Although millions of Americans watched Florence Griffith Joyner win the gold in the 100-meter dash at the Seoul Olympics, few of those watching could have translated those meters into yards. (It's 109.36 yards.)

Thirteen years after the Metric Conversion Act of 1976 went into effect, a majority of the American public still does not know - or care to know - about the almost universally accepted system of measurements. Instead, we rely on the archaic British imperial system - a system even the British are giving up.America's love-hate relationship with the metric system has been going on since the country's founding. Both Thomas Jefferson and John Quincy Adams saw in the newly developed metric system - it was invented in the 1790s - a method that was both simple and effective. But those in government with a less visionary bent blocked both efforts.

Although a bill in 1866 legally sanctioned the metric system, little else was done toward the metric conversion of America until 1968, when the Department of Commerce was asked to study the metric system. The three-year study concluded that with the increasing metrifica-tion of the world's industrialized nations, America should follow suit, and in 1975 the Metric Conversion Act went into effect.

With the passage of the 1975 act, many people thought that America was finally on its way to adoption of the metric standard. But Jim McCracken of the Commerce Department's Office of Metric Programs says that even though the 1975 act stressed voluntary conversion, many people and organizations put a 10-year limit on its acceptance. In 1982, President Reagan dissolved the U.S. Metric Board as part of his efforts to streamline the government, and by 1985, metric conversion efforts had reached what McCracken calls their nadir.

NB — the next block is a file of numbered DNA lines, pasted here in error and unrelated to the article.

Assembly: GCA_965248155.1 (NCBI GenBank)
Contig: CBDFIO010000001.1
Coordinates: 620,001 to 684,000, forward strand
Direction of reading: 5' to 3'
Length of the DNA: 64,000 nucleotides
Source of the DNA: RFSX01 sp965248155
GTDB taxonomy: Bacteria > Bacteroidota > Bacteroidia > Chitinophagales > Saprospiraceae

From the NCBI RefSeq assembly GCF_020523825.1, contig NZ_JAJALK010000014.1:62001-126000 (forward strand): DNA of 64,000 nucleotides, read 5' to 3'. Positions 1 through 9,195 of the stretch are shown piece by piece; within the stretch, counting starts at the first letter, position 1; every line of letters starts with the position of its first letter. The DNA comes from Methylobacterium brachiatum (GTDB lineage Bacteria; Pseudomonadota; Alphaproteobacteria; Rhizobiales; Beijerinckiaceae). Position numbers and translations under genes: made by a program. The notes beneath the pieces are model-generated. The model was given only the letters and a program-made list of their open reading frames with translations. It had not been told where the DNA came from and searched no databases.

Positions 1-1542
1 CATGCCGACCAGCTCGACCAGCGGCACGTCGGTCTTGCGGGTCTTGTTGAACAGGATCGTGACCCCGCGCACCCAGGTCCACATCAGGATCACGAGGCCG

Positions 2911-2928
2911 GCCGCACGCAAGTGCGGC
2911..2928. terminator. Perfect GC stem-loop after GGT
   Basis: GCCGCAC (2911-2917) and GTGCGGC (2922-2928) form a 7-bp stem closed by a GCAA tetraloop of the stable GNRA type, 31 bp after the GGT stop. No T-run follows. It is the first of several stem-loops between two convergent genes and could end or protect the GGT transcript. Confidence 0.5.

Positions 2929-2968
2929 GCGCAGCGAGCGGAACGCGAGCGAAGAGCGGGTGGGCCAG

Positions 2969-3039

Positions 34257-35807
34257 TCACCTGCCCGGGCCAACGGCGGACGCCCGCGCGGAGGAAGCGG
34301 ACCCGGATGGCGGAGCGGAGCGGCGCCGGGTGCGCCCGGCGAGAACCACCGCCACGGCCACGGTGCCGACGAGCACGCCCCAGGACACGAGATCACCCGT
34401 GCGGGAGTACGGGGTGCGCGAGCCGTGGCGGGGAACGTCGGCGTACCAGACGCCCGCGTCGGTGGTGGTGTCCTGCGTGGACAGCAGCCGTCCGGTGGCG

Although McCracken says there was "a slow erosion over the last five to eight years away from U.S. focus on metric conversion," he sees the tide moving once again toward met-rification. A recent section in the 1988 trade bill states that "industry in the United States is often at a competitive disadvantage when dealing in international markets because of its non-standard measurement system . . . " The bill goes on to designate the metric system as the "preferred system of weights and measures for the United States trade and commerce" and requires each federal agency by fiscal 1992's end - the same year the European Community will open its trade borders - to have adopted the metric system, if economically feasible.

With the federal government moving toward metrification, both McCracken and Bob Peterson, director of development for the American National Metric Council, see American business going the same way. Already, according to Peterson, almost 98 percent of all new American cars are metric.

To help promote metrification, the National Council of Teachers of Mathematics sponsored National Metric Week, Oct. 9-15. While McCracken and Peterson are both cautiously optimistic about American metrification, both agree that Americans will never become a totally metric society. By the 1992 Summer Olympics Americans might be talking about the 100-meter dash, but they're unlikely to say of an outfielder's errant throw to home plate, "He missed it by a kilometer."